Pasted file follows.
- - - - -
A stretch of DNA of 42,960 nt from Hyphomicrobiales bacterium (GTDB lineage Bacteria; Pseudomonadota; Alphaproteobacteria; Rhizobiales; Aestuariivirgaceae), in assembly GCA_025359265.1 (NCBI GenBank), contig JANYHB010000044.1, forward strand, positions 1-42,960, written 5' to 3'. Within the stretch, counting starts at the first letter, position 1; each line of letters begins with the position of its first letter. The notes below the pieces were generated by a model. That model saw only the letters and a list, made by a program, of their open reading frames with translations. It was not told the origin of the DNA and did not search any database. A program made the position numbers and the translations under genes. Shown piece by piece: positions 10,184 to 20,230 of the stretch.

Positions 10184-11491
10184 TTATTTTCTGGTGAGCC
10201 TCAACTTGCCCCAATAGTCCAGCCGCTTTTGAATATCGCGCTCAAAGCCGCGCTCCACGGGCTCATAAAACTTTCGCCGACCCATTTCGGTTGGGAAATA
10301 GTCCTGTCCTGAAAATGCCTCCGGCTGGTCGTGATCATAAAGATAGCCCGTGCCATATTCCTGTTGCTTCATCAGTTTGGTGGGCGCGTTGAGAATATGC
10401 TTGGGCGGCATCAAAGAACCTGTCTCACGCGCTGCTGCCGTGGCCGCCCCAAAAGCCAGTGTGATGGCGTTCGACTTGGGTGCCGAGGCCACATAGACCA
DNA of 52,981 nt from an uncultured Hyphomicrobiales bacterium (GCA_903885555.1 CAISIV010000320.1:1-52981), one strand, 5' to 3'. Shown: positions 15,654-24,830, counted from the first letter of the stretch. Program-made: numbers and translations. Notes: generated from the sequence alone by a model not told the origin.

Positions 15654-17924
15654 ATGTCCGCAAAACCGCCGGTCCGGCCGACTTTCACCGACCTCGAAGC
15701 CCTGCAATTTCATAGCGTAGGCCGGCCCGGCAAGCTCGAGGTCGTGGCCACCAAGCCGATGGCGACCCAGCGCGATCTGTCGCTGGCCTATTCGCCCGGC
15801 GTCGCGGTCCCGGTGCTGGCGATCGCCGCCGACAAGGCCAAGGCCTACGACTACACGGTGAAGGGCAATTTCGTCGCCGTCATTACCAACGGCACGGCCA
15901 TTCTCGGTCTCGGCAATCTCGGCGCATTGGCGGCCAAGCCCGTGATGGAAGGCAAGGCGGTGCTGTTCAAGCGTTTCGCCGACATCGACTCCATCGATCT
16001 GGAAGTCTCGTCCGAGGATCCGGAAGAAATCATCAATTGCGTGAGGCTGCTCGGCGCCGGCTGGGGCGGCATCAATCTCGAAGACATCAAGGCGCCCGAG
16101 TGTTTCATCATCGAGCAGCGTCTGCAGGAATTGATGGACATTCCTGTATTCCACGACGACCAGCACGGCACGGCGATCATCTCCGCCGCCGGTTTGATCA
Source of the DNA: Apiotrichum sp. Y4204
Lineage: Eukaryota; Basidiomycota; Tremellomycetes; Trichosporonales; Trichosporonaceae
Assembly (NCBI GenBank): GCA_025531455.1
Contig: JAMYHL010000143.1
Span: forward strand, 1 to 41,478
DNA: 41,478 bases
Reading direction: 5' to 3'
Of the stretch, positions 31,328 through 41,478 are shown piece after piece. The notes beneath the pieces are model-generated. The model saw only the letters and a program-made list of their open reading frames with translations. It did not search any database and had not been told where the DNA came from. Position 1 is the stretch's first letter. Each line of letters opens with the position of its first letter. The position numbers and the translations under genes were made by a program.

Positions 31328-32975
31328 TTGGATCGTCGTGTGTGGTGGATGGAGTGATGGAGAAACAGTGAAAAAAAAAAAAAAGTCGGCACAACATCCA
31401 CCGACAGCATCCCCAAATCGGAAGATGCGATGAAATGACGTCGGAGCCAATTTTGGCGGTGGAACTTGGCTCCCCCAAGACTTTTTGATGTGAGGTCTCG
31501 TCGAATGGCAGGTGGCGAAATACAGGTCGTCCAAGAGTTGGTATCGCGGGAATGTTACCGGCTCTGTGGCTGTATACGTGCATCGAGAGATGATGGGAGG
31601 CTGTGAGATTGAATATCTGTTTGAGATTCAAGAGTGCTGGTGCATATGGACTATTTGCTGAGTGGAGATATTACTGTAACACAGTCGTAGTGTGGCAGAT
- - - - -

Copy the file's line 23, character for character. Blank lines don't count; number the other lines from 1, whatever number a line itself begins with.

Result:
Positions 31328-32975